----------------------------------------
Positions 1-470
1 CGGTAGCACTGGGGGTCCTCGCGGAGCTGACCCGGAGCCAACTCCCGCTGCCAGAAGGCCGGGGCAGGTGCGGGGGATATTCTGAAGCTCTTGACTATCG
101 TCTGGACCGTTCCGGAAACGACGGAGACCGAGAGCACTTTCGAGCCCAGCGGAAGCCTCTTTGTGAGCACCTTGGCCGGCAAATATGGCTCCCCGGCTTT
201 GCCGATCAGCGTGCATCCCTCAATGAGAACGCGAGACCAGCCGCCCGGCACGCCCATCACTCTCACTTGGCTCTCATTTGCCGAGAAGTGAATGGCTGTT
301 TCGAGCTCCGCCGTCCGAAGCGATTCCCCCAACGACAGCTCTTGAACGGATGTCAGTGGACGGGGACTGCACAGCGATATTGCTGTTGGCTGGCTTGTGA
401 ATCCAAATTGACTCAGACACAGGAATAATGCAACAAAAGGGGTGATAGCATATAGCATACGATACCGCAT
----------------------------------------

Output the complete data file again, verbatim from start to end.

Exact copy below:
Positions 1-470
1 CGGTAGCACTGGGGGTCCTCGCGGAGCTGACCCGGAGCCAACTCCCGCTGCCAGAAGGCCGGGGCAGGTGCGGGGGATATTCTGAAGCTCTTGACTATCG
101 TCTGGACCGTTCCGGAAACGACGGAGACCGAGAGCACTTTCGAGCCCAGCGGAAGCCTCTTTGTGAGCACCTTGGCCGGCAAATATGGCTCCCCGGCTTT
201 GCCGATCAGCGTGCATCCCTCAATGAGAACGCGAGACCAGCCGCCCGGCACGCCCATCACTCTCACTTGGCTCTCATTTGCCGAGAAGTGAATGGCTGTT
301 TCGAGCTCCGCCGTCCGAAGCGATTCCCCCAACGACAGCTCTTGAACGGATGTCAGTGGACGGGGACTGCACAGCGATATTGCTGTTGGCTGGCTTGTGA
401 ATCCAAATTGACTCAGACACAGGAATAATGCAACAAAAGGGGTGATAGCATATAGCATACGATACCGCAT